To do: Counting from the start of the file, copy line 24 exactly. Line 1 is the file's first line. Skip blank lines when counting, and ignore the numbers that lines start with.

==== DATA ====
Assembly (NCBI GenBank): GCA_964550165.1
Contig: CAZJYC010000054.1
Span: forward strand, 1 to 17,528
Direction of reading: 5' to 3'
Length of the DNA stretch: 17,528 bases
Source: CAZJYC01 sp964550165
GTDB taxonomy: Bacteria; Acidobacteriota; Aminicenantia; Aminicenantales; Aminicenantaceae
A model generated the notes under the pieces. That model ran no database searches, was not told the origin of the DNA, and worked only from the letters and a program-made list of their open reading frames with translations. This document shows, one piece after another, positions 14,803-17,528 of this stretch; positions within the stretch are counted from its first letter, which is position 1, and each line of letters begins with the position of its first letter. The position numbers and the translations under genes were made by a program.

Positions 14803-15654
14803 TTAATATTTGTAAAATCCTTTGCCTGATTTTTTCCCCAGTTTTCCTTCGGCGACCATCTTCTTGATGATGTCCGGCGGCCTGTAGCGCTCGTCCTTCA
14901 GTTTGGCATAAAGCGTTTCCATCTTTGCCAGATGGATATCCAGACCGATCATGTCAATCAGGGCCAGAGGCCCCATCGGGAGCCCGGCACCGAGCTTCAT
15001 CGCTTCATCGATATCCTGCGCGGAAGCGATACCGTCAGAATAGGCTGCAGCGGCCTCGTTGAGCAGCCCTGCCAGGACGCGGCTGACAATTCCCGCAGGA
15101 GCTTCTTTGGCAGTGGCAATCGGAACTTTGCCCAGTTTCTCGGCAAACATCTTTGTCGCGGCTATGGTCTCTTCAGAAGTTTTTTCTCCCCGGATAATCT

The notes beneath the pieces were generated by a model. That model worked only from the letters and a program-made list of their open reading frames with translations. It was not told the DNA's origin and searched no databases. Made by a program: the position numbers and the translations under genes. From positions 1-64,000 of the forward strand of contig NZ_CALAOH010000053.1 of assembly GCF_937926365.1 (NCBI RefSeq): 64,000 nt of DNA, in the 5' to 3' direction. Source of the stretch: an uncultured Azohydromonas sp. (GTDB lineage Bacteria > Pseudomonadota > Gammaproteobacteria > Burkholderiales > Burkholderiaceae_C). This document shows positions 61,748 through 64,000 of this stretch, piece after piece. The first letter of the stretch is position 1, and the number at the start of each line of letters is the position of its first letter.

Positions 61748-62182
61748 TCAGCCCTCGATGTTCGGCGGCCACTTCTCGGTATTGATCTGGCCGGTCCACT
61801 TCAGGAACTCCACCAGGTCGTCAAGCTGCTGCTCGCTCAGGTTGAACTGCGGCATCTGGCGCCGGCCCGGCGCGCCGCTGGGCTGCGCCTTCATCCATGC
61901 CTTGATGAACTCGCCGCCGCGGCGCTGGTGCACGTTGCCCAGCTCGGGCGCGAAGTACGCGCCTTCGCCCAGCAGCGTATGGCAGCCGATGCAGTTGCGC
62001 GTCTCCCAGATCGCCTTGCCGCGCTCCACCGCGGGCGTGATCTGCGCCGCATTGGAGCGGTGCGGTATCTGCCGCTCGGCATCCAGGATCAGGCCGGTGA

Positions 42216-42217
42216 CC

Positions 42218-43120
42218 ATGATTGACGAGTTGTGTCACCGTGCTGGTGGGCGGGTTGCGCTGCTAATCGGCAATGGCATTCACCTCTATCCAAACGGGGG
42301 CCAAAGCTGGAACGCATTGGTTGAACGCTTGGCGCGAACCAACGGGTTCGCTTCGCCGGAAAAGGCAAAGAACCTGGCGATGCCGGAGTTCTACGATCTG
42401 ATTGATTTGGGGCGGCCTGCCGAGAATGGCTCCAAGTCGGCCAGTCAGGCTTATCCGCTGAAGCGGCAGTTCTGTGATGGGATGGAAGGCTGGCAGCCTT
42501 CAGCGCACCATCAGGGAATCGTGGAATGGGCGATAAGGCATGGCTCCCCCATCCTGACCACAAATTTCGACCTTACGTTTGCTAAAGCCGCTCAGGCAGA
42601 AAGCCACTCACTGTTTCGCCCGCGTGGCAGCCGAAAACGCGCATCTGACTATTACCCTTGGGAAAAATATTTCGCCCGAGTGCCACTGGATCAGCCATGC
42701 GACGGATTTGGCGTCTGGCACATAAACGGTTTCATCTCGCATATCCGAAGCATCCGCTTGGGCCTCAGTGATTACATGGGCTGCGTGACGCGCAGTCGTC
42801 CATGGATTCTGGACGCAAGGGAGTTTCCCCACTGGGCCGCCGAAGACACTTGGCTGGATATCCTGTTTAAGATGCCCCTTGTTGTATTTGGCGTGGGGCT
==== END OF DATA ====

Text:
42301 CCAAAGCTGGAACGCATTGGTTGAACGCTTGGCGCGAACCAACGGGTTCGCTTCGCCGGAAAAGGCAAAGAACCTGGCGATGCCGGAGTTCTACGATCTG